COVID-19 Insolvency Law Changes
The UK Government has announced that:
- It will temporarily suspend the offence of wrongful trading by directors of English companies for 3 months
- Amend insolvency laws to bring in more debtor friendly style processes where English companies can continue to trade while negotiating a restructuring solution with their creditors.
As ever, we await full details and legislation.
Wrongful Trading Suspension
The UK Government wants businesses to continue running and keep people in employment while the COVID-19 uncertainty resolves itself. To help that it will suspend the wrongful trading offence for 3 months from 1 March 2020.
Current trading uncertainty has made the wrongful trading offence a particular concern for directors. Under existing laws, if a director knows (or should have concluded) that there is no reasonable prospect of the company avoiding an insolvent liquidation or insolvent administration, they must take all the steps which a reasonably diligent person would take to minimise any potential loss to the company’s creditors.
If the company goes into insolvent administration/liquidation and the English court concludes that the director did not comply with this duty, they can be liable to make a personal contribution to the company’s assets.
It has always been a difficult balancing act for directors - continuing to trade while minimising loss for creditors. The current inability to trade or forecast when trading will start again means that thousands of directors of small and large companies feel exposed to this offence. This could force directors to put their company into an insolvency/administrative process now which would be seriously detrimental to the business’ value.
This suspension gives businesses and directors some time to work things out. But it is just delaying the issue for a later date. If not extended, on 2 June there will be a sudden cliff edge for businesses that have not been able to shore up their financial position or restart trading when this and the moratorium on landlord evictions etc. immediately end. Unlike a more usual recession, all troubled companies would be tipping into insolvency/admin situations at the same time. So we hope the Government will continue these legislative suspensions until there is clear trading certainty following the end of the COVID-19 crisis.
Legislation is awaited, so the suspension is not yet in effect and the wrongful trading offence is still the law. But the Government hopes that this announcement is enough to allow directors to continue operating in the meantime.
Protections for creditors and suppliers
This is an unprecedented suspension of a fundamental principle of English insolvency laws. Concern has been expressed that some businesses will exploit the current situation to avoid payments to creditors without genuine cash flow reasons.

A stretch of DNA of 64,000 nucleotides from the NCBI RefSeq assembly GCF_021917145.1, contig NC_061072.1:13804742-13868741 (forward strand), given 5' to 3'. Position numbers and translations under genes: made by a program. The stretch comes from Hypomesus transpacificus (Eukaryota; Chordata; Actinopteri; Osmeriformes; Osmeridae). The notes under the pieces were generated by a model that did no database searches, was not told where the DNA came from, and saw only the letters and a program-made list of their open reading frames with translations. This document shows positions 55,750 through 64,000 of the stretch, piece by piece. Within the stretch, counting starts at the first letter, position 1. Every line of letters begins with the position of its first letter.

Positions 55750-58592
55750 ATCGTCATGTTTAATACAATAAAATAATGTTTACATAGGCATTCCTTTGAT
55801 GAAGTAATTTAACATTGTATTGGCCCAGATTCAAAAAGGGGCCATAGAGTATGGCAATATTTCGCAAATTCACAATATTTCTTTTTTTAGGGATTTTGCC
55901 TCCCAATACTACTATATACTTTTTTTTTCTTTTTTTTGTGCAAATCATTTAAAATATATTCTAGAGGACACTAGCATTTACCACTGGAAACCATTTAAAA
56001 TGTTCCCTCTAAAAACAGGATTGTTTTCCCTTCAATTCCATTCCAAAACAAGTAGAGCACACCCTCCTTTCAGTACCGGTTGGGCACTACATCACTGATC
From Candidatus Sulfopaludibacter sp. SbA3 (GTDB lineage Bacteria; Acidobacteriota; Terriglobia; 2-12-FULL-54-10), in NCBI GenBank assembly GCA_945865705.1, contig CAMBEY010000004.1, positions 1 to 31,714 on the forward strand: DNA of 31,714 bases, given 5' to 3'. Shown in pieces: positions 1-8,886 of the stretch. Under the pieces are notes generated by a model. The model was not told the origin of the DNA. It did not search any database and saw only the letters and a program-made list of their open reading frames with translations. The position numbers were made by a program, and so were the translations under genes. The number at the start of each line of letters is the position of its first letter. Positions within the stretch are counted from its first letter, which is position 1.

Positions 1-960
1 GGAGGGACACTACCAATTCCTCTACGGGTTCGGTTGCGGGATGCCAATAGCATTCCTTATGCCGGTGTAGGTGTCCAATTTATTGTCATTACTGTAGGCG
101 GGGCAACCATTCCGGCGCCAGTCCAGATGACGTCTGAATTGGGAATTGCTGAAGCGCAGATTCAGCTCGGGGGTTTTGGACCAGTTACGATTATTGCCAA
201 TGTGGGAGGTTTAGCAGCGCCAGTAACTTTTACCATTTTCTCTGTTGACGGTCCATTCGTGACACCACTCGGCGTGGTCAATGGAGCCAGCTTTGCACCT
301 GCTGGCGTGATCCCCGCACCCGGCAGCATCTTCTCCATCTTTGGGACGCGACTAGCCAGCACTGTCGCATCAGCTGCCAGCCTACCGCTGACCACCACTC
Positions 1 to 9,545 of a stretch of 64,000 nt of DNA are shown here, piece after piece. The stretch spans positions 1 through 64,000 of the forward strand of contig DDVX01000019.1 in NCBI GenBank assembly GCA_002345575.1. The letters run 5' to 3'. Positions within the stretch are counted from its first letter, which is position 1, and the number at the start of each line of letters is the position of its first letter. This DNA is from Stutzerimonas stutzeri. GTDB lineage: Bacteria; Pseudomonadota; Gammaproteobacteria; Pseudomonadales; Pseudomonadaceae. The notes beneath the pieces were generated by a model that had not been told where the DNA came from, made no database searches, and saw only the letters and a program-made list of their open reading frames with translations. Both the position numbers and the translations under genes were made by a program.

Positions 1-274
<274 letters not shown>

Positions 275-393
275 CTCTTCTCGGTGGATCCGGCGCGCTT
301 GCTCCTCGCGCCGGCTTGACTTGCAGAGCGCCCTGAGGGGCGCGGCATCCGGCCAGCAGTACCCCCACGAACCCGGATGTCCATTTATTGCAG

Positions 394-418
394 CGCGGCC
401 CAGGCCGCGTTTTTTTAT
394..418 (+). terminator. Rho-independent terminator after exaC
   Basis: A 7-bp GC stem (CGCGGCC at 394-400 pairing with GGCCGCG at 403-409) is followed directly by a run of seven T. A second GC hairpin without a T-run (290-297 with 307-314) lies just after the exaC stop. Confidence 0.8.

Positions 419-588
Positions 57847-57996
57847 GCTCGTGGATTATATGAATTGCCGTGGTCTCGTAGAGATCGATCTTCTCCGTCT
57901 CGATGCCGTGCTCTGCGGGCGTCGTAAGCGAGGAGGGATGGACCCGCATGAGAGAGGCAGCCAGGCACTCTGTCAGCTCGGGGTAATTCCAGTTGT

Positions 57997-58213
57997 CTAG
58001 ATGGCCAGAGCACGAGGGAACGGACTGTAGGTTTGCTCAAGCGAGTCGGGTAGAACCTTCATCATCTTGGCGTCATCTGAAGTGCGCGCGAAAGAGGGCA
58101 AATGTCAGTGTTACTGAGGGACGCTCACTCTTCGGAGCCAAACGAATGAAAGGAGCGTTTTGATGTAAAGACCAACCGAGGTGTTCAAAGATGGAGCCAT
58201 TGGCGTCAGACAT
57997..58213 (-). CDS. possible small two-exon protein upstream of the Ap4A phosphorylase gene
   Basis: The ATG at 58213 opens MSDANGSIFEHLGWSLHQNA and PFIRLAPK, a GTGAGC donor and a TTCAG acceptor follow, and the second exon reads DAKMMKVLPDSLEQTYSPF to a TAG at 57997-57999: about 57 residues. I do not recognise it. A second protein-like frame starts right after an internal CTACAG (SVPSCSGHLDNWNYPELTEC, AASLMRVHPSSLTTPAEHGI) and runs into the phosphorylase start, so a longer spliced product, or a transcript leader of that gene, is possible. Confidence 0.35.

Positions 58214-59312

To meet those concerns, the suspension may include “safeguards” for creditors and suppliers to ensure they are paid. While companies may be able to stop incurring new debts to suppliers while they are not trading, there are some creditors (like landlords and utilities) which will continue to accrue while the business is not trading.
We hope any safeguarding will not cut across the practical application of the suspension.
The offence of fraudulent trading still continues. So if a director knowingly allowed a company to carry on with the intent to defraud creditors of the company or anyone else or for any fraudulent purpose, they can still be liable to make contributions to the company and/or force disqualification.
The Government has also chosen not to amend or suspend the law on directors’ duties. Directors still need to act in the interests of the company. If the company is insolvent, that means acting in the interest of creditors, rather than keeping the business going for employees, etc.
New insolvency solutions
The Government was already planning to bring in substantial changes to the Insolvency Law regime following the 2018 consultation. These changes will create a much more debtor friendly environment than the current process which puts most of the negotiating power with creditors.
Those changes are now being accelerated and will come into force shortly. The changes include:
- A new pre-insolvency moratorium to allow businesses to continue trading and keep purchasing needed supplies, while a rescue is negotiated.This will be similar to a US Chapter 11 process and will give businesses a period of time when creditors (including secured lenders) cannot take action. This allows the business to source funding or restructure without the constant threat of enforcement. But this is likely to still be an “insolvency event” with the stigma that brings for a business
- A new restructuring plan – like the existing scheme of arrangement but with a “cross class cram down” mechanism to bind out of the money minority creditors who disagree into the plan. This will be similar to existing court procedures but should be simpler for businesses to access and more efficient.
- Prohibition on suppliers terminating contracts just because a business has entered an insolvency procedure, a moratorium or a new restructuring plan
Under the original proposals, these new protections were only available for solvent companies. Many companies may already be insolvent. So this requirement may have to be temporarily suspended to allow companies to benefit from the new tools
This is new and complicated legislation which the Government may not be able to bring in quickly enough to help businesses. They may be hoping that the 3 month wrongful trading suspension is enough of a sticking plaster for now – giving the Government until 1 June to bring in this new legislation.